What might prevention look like when it comes to sex work? Most existing efforts that seek to “prevent” sex work stigmatize both the buyer and the seller, even if they don’t criminalize them. Or they see prevention as arresting men who pay for sex. True prevention requires looking upstream to how we educate young men and women about what healthy sexuality looks like. We seldom in our sexuality education or HIV prevention programs encourage young people to talk openly and frankly about their bodies in relation to sexual desire, consent, the diversity of consensual sexual experience, or erotic negotiation. This silence, coupled with ubiquitous access to pornography or erotic media—and there are differences between the two—means that children struggle to educate themselves without guided and frank discussions about sex and pleasure.
In the US, we are even squeamish about discussing the history of sexuality in our classrooms. In my daughter’s high school in suburban Maryland, for instance, during a history class when they were studying ancient Rome, the existence of concubines came up and one boy asked: “What’s a concubine?” The teacher replied: “That’s a woman in an illegal profession.” Here was a chance to open up a debate for teens about sexuality in the context of an historical example of sex work, and the teacher avoided it altogether.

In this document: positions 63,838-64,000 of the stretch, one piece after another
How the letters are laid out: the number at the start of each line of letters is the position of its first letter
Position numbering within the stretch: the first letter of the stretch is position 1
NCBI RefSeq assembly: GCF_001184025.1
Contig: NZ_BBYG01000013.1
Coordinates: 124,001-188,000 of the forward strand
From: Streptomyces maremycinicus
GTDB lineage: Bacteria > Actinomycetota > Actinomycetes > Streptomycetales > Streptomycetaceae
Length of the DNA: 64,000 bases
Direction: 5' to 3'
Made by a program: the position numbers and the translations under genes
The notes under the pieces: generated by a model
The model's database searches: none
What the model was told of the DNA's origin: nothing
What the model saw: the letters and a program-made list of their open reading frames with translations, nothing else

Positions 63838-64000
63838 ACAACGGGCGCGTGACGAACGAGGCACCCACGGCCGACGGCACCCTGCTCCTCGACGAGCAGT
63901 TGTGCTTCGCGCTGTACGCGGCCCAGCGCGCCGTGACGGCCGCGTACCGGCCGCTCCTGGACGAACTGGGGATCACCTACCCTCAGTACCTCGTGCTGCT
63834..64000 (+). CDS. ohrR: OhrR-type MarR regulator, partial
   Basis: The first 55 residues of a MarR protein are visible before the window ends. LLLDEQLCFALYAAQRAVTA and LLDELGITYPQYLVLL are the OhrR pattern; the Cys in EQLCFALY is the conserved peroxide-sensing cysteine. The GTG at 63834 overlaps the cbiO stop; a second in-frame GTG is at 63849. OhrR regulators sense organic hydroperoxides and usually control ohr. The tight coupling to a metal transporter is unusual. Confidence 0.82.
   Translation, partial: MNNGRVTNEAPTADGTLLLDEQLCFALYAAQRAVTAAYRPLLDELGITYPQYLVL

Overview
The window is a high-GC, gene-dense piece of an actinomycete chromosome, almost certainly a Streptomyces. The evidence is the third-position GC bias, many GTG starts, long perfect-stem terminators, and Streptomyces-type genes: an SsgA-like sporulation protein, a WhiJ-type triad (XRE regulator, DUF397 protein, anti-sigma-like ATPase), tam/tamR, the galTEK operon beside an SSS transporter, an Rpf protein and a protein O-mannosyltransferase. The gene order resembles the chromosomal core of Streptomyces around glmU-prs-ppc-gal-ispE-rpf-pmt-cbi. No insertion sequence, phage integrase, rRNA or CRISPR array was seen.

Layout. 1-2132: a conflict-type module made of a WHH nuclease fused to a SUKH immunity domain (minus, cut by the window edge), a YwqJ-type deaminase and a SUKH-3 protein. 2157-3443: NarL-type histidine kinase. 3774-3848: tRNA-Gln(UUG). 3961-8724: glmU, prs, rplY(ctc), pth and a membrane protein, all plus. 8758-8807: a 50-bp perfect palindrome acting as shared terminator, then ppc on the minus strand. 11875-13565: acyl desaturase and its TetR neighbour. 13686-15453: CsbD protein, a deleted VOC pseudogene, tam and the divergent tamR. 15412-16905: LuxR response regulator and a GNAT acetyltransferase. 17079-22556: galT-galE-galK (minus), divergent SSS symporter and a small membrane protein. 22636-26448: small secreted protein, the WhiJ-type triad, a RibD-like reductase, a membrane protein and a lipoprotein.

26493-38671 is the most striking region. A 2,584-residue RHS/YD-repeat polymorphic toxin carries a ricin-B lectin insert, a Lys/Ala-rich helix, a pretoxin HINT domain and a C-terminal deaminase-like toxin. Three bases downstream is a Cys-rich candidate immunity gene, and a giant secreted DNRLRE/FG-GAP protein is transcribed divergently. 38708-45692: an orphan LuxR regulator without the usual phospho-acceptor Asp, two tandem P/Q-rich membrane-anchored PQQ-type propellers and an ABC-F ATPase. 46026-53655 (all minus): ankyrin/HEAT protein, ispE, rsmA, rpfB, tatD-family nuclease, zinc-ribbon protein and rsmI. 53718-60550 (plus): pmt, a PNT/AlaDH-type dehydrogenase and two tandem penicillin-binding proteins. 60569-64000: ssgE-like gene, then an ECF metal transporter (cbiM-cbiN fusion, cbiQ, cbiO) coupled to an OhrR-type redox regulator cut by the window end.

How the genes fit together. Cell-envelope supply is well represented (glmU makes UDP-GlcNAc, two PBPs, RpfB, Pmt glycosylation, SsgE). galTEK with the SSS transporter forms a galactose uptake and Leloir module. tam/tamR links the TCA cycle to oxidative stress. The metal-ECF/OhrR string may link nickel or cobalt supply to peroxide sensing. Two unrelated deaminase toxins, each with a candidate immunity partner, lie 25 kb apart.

Teachers can’t do it alone of course. But this example is emblematic of how tentative parents, teachers and all of us adults feel when discussing sex with children and adolescents.
As we continue to debate decriminalizing sex work, we must try harder to talk more about healthy and pleasurable sexuality that seeks consent, and doesn’t include exploitation and violence. Let’s train teachers and parents to do so. Let’s create spaces to talk about desire, sex, bodies, and pleasure in ways that are respectful and not degrading. Maybe then we could move toward reducing some of the demand for sex work before it starts.